The first part of every project  is to find out where to download the best quality of data. In this post, we show some fundamental notions to start to look for this kind of data.

1. Spatial Resolution: This is refered to a pixel size, in terms of ground dimensions. For instance, 30 meters of spatial resolution means that a pixel represents a 30m x 30m area; If the pixel has a rectangular shape and it represents a 56m x 79m area; and if we want to use a minimum size observation on the map (for 1 Ha – 100m x 100m ) a 30m of spatial resolution could be enough. Nevertheless, if it is necessary to identify tree’s tops, 3m x 3m aproximately, a resolution of 1m is required. So that the study area must be well-defined in relation of the satellite band.

2. Spectral Bands: Spectral Values of an image depend on three main characteristics: Number of bands, Situation of Bands (in terms of graphics) and Width of Bands. Then, depending on the study carried out (ground humidity, deforestation, etc) you will need to use an specific type of Band. This is provided by sensors, locating and classifying bands within the spectrum. There are specialized sensors for concrete functions. Finally, the width of Band corresponds to the group of wavelengths that it has. Number of Bands is also important, because it depends on the kind of classification of Bands (sometimes three Bands are enough; in other cases, we need more). Hyperspectral images displays more than 100 Bands.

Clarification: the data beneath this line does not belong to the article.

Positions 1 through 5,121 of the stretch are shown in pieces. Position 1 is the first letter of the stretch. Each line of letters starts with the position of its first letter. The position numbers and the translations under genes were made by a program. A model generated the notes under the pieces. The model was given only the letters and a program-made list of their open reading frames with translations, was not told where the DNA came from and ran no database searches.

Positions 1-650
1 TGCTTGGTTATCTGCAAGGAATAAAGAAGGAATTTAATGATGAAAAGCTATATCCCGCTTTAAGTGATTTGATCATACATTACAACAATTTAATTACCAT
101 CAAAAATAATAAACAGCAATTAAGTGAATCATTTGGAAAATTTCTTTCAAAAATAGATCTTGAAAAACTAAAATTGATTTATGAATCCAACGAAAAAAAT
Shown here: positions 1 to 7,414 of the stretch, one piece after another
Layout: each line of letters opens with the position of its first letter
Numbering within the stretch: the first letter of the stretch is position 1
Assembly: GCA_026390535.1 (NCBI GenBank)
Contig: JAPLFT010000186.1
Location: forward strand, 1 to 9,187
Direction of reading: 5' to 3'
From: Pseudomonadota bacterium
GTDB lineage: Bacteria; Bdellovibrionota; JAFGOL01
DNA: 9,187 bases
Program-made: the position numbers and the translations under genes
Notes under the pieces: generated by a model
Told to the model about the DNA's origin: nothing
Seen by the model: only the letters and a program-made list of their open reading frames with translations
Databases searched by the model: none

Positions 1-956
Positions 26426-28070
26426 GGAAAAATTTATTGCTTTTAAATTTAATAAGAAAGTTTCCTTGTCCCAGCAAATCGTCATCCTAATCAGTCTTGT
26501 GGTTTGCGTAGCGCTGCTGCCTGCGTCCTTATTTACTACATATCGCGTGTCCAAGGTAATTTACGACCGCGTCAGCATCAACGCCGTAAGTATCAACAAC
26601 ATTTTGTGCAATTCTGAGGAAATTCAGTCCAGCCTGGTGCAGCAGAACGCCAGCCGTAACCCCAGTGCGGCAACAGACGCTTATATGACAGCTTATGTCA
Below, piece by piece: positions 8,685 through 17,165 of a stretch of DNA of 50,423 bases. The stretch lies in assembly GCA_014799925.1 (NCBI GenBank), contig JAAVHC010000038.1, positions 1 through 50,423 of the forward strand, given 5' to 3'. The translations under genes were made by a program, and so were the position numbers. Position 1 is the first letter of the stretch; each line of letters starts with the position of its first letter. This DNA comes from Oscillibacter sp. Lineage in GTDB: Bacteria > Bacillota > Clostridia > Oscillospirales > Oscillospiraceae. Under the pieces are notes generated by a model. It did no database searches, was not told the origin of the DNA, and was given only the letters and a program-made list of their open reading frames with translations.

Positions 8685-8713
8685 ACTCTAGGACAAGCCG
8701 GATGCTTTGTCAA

3. History or Program (also said,  mission) of a concrete satellite: WHEN the program started and if it has already finished. This is quite important for temporary studies.  We can make huge mistakes, for instance, if we are carrying out studies of deforestation evaluations in a concrete place, as the satellite stopped providing images five years ago… Then, it is highly important to know how long a satellite program takes.

4. Period of the satellite: This is related to the orbit the satellite uses. This is also called temporary resolution, and it is quite useful in studies of  flooding detection. In this case, we will need high temporary resolution images. For instance, Landsat goes through the same point every 16 days taking a relative low temporary resolution. Some other satellites can modify the angle of the camera in case of not having a vertical position from the image area (Quickbird).

5. Costs: The more reolution and quality an image has,the more expensive it is. Of course, there are many free images, available for a wide user community.

Prices could be \$ 50 /square kilometer, but multispectral images are more expensive.

We hope that this information has been useful for you.

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